Here he is to tell you about it -
Writing in a Foreign Language
After ten years of living in Britain, I was pretty sure I had the language down pat. So sure, in fact, that I decided to write a novel with British characters, living in Britain, doing British type things. The book is out now (and, yes, this post is simply a cleverly disguised commercial message) and I am dreading the virtual spanking I am sure to receive for getting the language all wrong.
The book is titled Finding Rachel Davenport and it is about a young woman who works in a travel agency by day, but is a self-styled crime-fighter by night. This is not a fantasy novel, however; the antics Rachel gets up to and the trouble she soon finds herself in are grounded in the real world. Although her aim is to operate anonymously, her first mission goes horribly awry and she finds herself pursued by the media, the police and an assortment of criminals who want her silenced. And so she spends the rest of the book dodging bad guys and nosey neighbours while trying to hold onto her job and juggling two would be suitors. But all of that is beside the point...wait a minute, no it’s not! Go and buy the book. Right NOW!
Anyway, it was first offered to American markets who sent it back confused about acronyms such as PC, SOCO and even OBE. So I offered it to the Brits, and a British publisher acquired it. And then the edits began.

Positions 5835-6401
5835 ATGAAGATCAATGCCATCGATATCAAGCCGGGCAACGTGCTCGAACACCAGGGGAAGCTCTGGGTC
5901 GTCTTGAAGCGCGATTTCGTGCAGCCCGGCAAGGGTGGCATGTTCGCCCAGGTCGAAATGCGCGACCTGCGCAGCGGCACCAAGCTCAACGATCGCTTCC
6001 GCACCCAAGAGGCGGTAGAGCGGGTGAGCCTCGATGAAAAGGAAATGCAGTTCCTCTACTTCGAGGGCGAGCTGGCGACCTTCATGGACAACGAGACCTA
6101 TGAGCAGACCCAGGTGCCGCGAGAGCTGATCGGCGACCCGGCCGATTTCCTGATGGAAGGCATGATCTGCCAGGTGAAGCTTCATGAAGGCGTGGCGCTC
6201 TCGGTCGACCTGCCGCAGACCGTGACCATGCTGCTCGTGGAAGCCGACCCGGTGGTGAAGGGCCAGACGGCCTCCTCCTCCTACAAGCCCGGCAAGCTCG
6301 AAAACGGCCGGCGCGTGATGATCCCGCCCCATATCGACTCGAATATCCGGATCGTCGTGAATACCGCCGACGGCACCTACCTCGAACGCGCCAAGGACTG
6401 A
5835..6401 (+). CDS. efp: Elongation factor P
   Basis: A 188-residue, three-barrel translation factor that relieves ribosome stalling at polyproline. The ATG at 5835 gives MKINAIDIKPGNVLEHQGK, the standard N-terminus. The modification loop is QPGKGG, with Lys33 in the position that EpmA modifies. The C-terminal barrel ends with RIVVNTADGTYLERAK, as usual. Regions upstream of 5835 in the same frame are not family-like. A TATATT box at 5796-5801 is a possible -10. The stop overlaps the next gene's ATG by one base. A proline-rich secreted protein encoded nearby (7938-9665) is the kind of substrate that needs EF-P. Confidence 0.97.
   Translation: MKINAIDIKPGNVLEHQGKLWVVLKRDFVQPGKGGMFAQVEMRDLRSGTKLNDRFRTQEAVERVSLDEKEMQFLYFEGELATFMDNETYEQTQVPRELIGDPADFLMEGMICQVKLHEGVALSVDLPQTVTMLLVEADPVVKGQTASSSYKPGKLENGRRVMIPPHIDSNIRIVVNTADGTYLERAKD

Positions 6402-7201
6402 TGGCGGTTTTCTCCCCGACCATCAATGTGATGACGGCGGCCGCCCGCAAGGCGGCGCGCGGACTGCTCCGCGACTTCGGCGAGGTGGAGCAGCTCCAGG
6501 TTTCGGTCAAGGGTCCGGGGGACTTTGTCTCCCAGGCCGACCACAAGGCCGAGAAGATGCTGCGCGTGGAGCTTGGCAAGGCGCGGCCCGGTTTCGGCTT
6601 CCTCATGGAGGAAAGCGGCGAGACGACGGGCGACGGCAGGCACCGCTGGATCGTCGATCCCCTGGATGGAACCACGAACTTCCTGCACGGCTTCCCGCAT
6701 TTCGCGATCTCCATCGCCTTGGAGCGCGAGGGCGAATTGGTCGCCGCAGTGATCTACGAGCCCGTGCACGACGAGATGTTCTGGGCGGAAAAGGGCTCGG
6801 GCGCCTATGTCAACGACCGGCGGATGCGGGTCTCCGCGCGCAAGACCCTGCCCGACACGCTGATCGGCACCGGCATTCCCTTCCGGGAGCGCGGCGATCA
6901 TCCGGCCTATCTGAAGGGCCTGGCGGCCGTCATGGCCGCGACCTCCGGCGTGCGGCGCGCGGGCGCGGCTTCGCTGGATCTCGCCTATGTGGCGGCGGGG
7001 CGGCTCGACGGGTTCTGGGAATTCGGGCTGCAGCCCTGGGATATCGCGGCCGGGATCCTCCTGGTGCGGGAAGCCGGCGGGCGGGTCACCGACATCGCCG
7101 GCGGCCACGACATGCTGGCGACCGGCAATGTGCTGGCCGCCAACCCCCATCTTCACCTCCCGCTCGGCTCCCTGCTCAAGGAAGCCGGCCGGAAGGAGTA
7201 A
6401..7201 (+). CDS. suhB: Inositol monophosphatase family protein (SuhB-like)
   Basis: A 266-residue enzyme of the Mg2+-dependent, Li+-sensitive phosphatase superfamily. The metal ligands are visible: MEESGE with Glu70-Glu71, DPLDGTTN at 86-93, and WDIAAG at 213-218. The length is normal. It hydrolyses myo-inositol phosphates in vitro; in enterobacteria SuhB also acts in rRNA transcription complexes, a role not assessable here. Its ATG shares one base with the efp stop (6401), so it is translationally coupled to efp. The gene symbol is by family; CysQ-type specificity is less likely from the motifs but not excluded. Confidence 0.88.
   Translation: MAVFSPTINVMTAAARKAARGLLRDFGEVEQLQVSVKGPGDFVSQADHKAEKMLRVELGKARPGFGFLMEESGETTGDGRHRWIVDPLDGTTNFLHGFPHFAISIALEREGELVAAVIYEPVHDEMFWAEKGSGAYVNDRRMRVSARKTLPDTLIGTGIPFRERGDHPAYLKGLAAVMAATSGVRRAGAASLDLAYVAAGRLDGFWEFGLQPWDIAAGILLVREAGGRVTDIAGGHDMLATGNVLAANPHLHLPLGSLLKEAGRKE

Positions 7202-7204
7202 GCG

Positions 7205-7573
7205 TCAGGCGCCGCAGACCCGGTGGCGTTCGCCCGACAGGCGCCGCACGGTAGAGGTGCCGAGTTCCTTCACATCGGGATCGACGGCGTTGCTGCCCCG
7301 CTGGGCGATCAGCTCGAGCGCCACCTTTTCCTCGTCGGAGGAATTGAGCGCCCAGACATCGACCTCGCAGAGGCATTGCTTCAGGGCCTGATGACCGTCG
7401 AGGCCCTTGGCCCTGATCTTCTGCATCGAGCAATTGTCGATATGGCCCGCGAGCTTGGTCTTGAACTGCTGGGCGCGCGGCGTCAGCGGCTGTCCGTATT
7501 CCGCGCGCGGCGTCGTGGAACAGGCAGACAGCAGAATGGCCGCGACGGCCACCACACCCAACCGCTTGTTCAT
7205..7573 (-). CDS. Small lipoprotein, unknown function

Did you know they don’t call the “produce aisle” a produce aisle here? Neither did I, but you’d think I would have picked that up by now. As the editing process wore on, I discover that even though I knew a lot of British words, the real trick was knowing which of my words and phrases were American.
Handbag instead of purse is one I know about, but having cars booted instead of clamped caused the editor a bit of confusion. Ziploc bag, roundhouse, lay of the land, storefront and license plate all found their way into the manuscript, and all had to be changed to the equivalent British term. (Go ahead, see if you can get them all, I’ll wait.) One we didn’t change was “shucked,” because there is no British equivalent for it.
Perhaps this experience will better prepare me for another novel set in Britain, or, if the language pundits pounce on every other paragraph, maybe I’ll move it to America, instead, as long as I can remember to not have one of the characters “take the piss” out of someone.
Now for the commercial message:
Finding Rachel Davenport, published by Opis, an imprint of Propsera Publishing, is out now and available at:
Michael Harling moved to Britain unexpectedly (and through no fault of his own) in 2002. He is the author of three humorous books about expat life: Postcards From Across the Pond, More Postcards From Across the Pond and Postcards From Ireland. Finding Rachel Davenport is his first novel.
Visit his blog at: http://pcfatp.com